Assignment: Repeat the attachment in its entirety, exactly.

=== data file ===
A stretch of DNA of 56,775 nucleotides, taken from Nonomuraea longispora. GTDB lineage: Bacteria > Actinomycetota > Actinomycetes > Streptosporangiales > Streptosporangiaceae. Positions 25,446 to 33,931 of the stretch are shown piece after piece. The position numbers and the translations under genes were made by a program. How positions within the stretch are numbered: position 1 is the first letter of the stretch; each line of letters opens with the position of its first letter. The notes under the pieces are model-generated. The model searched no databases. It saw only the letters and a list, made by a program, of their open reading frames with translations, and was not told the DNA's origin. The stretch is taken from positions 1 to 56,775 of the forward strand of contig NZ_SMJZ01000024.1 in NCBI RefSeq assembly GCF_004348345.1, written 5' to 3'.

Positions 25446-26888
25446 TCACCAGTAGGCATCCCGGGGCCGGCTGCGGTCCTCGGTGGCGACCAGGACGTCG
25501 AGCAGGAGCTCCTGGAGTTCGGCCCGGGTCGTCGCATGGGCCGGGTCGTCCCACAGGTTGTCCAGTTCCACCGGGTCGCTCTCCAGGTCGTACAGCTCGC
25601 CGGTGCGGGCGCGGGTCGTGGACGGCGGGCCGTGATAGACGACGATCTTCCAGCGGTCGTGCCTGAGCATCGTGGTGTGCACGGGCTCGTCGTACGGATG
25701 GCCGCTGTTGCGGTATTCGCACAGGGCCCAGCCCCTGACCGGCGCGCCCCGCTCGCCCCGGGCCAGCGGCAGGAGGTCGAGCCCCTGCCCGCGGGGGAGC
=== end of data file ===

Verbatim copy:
A stretch of DNA of 56,775 nucleotides, taken from Nonomuraea longispora. GTDB lineage: Bacteria > Actinomycetota > Actinomycetes > Streptosporangiales > Streptosporangiaceae. Positions 25,446 to 33,931 of the stretch are shown piece after piece. The position numbers and the translations under genes were made by a program. How positions within the stretch are numbered: position 1 is the first letter of the stretch; each line of letters opens with the position of its first letter. The notes under the pieces are model-generated. The model searched no databases. It saw only the letters and a list, made by a program, of their open reading frames with translations, and was not told the DNA's origin. The stretch is taken from positions 1 to 56,775 of the forward strand of contig NZ_SMJZ01000024.1 in NCBI RefSeq assembly GCF_004348345.1, written 5' to 3'.

Positions 25446-26888
25446 TCACCAGTAGGCATCCCGGGGCCGGCTGCGGTCCTCGGTGGCGACCAGGACGTCG
25501 AGCAGGAGCTCCTGGAGTTCGGCCCGGGTCGTCGCATGGGCCGGGTCGTCCCACAGGTTGTCCAGTTCCACCGGGTCGCTCTCCAGGTCGTACAGCTCGC
25601 CGGTGCGGGCGCGGGTCGTGGACGGCGGGCCGTGATAGACGACGATCTTCCAGCGGTCGTGCCTGAGCATCGTGGTGTGCACGGGCTCGTCGTACGGATG
25701 GCCGCTGTTGCGGTATTCGCACAGGGCCCAGCCCCTGACCGGCGCGCCCCGCTCGCCCCGGGCCAGCGGCAGGAGGTCGAGCCCCTGCCCGCGGGGGAGC